"If a student needs support, we have tutorial, counseling and mentoring services," Tisdale said. "Throughout the campus, we have doors open for the students to have access to whatever they need."
Rep. James Clyburn becomes only the second African-American to become the majority whip, the No. 3 leadership post in the House.
Clyburn, 66, will be responsible for counting votes and moving the Democrats’ legislation through the House. In an interview on C-SPAN, he said his leadership style will differ from that of former Republican Rep. Tom DeLay of Texas, whose tough, take-no-prisoners approach earned him the nickname “the Hammer.”
“I will work very closely with our other leaders — the speaker and the leader — as well as our chief deputy whips to try and develop consensus in our caucus and use a velvet glove rather than a hammer,” Clyburn said.
State Sen. John Matthews, a Democrat from Bowman in Orangeburg County, said he has been friends with Clyburn since they attended South Carolina State University in the 1960s.
“He has demonstrated an ability to bring people together,” Matthews said. “That’s what America needs.”
As Democrats retook control of the House and Senate after more than a decade out of power, they moved immediately to pass lobbying and ethics reforms in the House and to establish their top 10 legislative goals in the Senate.
Howard University President H. Patrick Swygert highlighted extensive plans for campus improvements and denied rumors that he would be leaving his position in the immediate future.
Rumors of an impending departure by Swygert, who has been president since 1994, have been circulating since the spring. For his part, Swygert said he is not surprised by the gossip.
“When you’ve been president any length of time, folks are always going to look at you like ‘he’s been here more than most and how long is he going to be here,’” Swygert said.
Although Swygert cautioned that “we’re all going to have to leave [the University] eventually,” he said students need not worry about his departure. He said Howard is a great place and that it is a joy to be president of his alma mater.
In the meantime, Swygert said he hopes to move forward on several major construction projects this semester. There are plans to begin work on a new male residence hall behind the Fine Arts Building. The dorm is expected to house 300 male students and would be a replacement for Drew Hall. Swygert said administrators understand the urgency of replacing Drew Hall, which has been open since the 1960s.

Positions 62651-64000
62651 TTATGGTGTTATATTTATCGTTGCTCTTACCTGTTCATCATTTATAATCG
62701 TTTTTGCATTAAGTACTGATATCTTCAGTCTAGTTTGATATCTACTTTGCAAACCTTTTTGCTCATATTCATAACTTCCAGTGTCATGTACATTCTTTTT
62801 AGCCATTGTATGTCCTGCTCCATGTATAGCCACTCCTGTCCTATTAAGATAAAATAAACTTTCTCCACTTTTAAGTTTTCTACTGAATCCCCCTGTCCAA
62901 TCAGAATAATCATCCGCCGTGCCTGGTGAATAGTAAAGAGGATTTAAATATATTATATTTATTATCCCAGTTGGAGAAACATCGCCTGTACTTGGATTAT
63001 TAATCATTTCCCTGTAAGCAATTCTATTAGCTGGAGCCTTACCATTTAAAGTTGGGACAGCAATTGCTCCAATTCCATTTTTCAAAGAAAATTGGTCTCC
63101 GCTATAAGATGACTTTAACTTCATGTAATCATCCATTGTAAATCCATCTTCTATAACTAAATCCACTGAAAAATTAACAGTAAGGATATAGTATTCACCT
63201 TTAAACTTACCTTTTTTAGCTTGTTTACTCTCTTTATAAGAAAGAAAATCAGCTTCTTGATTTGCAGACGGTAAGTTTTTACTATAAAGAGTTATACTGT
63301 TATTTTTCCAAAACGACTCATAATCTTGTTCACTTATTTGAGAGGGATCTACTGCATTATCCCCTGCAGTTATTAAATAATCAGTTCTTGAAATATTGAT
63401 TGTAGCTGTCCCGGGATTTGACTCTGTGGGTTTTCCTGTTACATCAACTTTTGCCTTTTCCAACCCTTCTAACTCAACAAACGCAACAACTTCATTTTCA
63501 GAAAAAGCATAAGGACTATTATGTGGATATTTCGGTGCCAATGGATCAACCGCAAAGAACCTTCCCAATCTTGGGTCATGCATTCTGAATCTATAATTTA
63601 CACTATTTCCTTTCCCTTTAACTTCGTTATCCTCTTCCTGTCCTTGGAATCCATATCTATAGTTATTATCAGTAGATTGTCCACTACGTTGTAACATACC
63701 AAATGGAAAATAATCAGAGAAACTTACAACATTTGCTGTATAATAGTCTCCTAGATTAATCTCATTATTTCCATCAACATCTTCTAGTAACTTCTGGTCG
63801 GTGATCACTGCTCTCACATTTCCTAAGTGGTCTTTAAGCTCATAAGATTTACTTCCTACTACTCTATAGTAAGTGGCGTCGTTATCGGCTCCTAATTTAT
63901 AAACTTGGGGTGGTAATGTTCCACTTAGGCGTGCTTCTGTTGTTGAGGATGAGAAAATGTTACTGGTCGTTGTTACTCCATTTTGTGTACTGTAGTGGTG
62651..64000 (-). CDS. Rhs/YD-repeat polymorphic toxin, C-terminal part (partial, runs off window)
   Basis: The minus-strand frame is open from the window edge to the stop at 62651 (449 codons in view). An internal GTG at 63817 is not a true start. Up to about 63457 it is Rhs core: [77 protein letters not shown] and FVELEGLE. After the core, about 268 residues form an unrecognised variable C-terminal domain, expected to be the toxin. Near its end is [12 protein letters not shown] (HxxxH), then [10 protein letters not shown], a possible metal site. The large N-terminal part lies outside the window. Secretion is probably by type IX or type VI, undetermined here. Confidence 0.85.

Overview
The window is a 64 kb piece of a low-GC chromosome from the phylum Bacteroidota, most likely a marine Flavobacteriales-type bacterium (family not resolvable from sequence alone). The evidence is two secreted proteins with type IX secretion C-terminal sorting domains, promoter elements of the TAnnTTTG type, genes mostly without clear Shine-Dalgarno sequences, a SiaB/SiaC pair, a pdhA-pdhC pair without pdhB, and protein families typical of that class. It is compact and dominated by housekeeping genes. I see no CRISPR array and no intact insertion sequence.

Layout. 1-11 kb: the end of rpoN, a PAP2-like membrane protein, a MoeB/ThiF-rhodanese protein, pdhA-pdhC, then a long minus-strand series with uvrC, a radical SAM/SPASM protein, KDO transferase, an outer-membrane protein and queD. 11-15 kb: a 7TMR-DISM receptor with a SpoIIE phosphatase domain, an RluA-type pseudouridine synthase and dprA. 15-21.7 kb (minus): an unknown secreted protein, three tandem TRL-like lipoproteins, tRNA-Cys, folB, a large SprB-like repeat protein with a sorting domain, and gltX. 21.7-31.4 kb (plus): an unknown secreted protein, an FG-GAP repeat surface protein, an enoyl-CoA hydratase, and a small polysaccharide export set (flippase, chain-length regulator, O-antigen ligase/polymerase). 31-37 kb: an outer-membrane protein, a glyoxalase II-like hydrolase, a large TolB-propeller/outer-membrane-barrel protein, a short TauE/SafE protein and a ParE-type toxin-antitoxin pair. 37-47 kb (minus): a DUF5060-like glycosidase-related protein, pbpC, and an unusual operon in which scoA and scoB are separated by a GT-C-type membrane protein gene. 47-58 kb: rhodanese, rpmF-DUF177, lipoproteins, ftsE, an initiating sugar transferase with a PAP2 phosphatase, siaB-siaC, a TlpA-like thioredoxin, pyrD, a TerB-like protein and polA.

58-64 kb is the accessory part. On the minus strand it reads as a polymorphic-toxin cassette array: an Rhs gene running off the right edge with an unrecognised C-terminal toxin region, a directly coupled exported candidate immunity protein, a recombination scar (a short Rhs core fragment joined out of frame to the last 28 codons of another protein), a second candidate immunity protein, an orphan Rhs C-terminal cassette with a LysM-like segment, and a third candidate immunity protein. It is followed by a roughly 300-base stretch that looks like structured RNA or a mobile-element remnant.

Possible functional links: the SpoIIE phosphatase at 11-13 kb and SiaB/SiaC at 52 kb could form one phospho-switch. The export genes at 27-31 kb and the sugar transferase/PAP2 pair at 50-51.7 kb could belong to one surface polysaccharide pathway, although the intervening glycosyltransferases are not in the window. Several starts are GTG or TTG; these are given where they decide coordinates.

In addition to the new male dorm, Swygert said plans should be finalized this semester for the construction of a new building for the John H. Johnson School of Communications.
Another large project that is in the works is a proposed science center, apartment building and parking garage that will be built where the parking lot on Georgia Avenue is currently located, directly in front of the Howard Center. The construction site will extend through the parking lot to the corner of Georgia Avenue and V Street. Swygert said that once these plans are approved by the Board of Trustees, the buildings currently on the site will be demolished and a tower will be built containing 300 apartments, 500 parking spaces and ground level retail businesses, including a grocery store.
After the tower is built, then construction will begin on a science center that will house the College of Engineering, Architecture and Computer Sciences. The science center will be comprised of the School of Engineering and Computer Sciences, as well as the School of Architecture and Design.
Swygert said it is not clear yet what will happen to the Howard H. Mackey and Lewis K. Downing buildings, where the schools are now located.
“I’m just excited about finally breaking ground for the facility,” Swygert said. He said if all goes well, work would begin on the project before the end of the school year.
Building projects are not the only goals on Swygert’s agenda for this semester. Administrators plan to start a program called the Black Male Student Initiative to address the issue of the disproportionate representation African-American men on college and university campuses. The program will take a two-pronged approach to the issue focusing both on research and implementing practical measures to increase the number of African-American men attending college.
“I intend to organize a group of students, faculty and administrators to really think through what research is telling us and then on the application side, what can Howard do,” Swygert said.
Undergraduate Trustee Jabari Smith, who will be working with Swygert and the Vice Provost of Student Affairs Franklin Chambers on this initiative, is very excited about the program.
“I think this Black Male Initiative is so important because it’s really going to engage students in an issue that is so prevalent,” Smith said. He added that although it is specifically focused on African-American men, the program is really about stepping up to the plate to deal with the disparities in education in the African-American community.
As the university enters its 140th year, the administration will also be celebrating the completion of Campaign for Howard, a fund-raising drive started on March 9, 2002 to raise $250 million. Swygert said he hopes he will be able to announce that the university has reached its goal, which he said would make Campaign for Howard the most successful capital campaign at any HBCU ever.